Nobody Knows Anything....but, as it happens, no one more so than I.

My predictions tens day out:

The Party of Lincoln:

Romney pulls it out. Huck hangs on for a respectable second place. Fred surprises with a third-place finish and emerges, finally, as a serious candidate.

Wrong. Wrong. Right--kind of, maybe, but--perhaps--not exactly.

Huckabee is much more formidable than I gave him credit for. Note to self: do not underestimate Mike Huckabee again. He has a lot of talent, and he has come to play and not just for the ride. In truth, I don't dislike Huckabee. He is affable and engaging--and those are good qualities. Certainly, he would do no worse as president than Obama or Hillary.

How did he do what he did last night? Christian conservatives helped him greatly in Iowa, where he harnessed a perfect storm of social conservative enthusiasm, personal appeal, and neglect on the part of a field bent on conceding the state to Romney. New Hampshire is not likely to provide the same fertile ground for Huck--but he will undoubtedly receive a bounce there. After New Hampshire, all eyes will turn South, where, like Iowa, he speaks a language God-fearing, America-loving, social conservatives understand. He is likely in this race for the duration.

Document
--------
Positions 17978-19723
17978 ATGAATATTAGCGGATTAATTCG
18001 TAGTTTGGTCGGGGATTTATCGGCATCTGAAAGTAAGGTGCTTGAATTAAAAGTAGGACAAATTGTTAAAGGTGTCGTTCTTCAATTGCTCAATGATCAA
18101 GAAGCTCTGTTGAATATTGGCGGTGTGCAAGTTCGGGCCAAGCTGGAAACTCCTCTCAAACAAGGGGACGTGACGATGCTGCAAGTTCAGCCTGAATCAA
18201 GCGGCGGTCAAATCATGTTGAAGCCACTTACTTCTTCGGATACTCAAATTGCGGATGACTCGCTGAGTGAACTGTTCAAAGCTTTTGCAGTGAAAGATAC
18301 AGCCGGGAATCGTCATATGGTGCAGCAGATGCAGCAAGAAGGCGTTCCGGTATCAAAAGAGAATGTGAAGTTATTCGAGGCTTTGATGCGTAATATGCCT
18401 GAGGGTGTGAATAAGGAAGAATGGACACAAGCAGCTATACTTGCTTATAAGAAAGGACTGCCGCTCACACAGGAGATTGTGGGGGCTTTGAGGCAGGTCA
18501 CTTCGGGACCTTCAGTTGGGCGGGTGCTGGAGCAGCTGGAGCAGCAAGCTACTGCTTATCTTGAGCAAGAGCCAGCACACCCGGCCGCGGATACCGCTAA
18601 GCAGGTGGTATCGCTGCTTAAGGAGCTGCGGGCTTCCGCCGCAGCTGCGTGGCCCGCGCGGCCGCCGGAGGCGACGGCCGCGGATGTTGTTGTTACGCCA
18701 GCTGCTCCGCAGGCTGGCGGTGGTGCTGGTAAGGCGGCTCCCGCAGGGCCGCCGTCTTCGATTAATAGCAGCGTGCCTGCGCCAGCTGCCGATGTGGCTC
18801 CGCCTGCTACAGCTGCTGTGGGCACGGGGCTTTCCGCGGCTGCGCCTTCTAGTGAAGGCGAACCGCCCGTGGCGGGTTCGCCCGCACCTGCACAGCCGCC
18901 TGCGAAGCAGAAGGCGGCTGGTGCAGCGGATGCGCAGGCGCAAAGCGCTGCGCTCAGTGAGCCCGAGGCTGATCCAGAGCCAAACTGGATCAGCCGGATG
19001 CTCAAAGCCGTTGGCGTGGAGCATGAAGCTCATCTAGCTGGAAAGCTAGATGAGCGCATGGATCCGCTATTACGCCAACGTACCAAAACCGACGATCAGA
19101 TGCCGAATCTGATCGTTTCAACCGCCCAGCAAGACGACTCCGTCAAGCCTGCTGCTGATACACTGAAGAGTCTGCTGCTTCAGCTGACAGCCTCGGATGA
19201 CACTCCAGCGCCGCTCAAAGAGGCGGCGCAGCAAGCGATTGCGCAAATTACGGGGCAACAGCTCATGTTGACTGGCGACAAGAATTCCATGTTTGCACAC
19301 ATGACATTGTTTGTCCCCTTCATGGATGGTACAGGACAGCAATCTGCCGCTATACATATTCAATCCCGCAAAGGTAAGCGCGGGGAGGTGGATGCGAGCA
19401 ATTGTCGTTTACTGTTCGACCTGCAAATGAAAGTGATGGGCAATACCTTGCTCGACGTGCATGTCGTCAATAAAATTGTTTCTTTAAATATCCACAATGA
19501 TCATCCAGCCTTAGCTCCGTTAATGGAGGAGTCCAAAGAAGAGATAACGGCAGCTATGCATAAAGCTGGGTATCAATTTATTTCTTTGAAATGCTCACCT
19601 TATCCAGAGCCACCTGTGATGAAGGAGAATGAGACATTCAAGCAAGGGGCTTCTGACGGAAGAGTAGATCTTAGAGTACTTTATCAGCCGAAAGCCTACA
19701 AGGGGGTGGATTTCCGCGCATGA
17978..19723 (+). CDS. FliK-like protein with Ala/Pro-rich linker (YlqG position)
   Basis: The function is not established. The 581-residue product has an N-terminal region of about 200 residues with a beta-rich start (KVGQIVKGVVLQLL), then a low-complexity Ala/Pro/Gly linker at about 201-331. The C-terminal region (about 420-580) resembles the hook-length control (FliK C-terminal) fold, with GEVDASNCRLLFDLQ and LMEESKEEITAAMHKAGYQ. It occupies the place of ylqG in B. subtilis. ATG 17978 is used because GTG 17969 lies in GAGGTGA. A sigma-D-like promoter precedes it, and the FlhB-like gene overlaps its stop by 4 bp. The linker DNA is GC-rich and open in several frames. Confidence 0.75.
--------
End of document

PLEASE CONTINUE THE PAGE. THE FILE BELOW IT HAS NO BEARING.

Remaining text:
Having said that, I remain skeptical that he goes all the way. The forces of conservatism are arrayed against him (my previous thoughts on that). This is a tough hill to climb. But no one expected Jimmy Carter to win in 1976 when he faced a similar battle with party regulars and the traditional sources of Democratic orthodoxy. Funny things happen in American politics.

Mitt Romney. He had a lot of money, a great organization, and a great plan--but he had to win Iowa and New Hampshire to generate a groundswell. He did not reach first base. This is extremely problematic for Mitt. He remains viable for a while because of his money and organization, but it is hard to imagine Romney catching fire at this point. Obviously, New Hampshire is do or die for him—but, even if he wins the Granite State, he faces a hard road from there.

Fred Thompson. He pulled off a surprisingly lackluster and curiously uninspiring third place. He may have, once again, done the minimum to keep himself above water in this race.

One interesting note: if you take Thompson's 13 percent and McCain's 13 percent (as they are, after all, basically the same guy), you get 26 percent—not enough to beat Pastor Mike in "Evangelical-land," but a significant number nevertheless.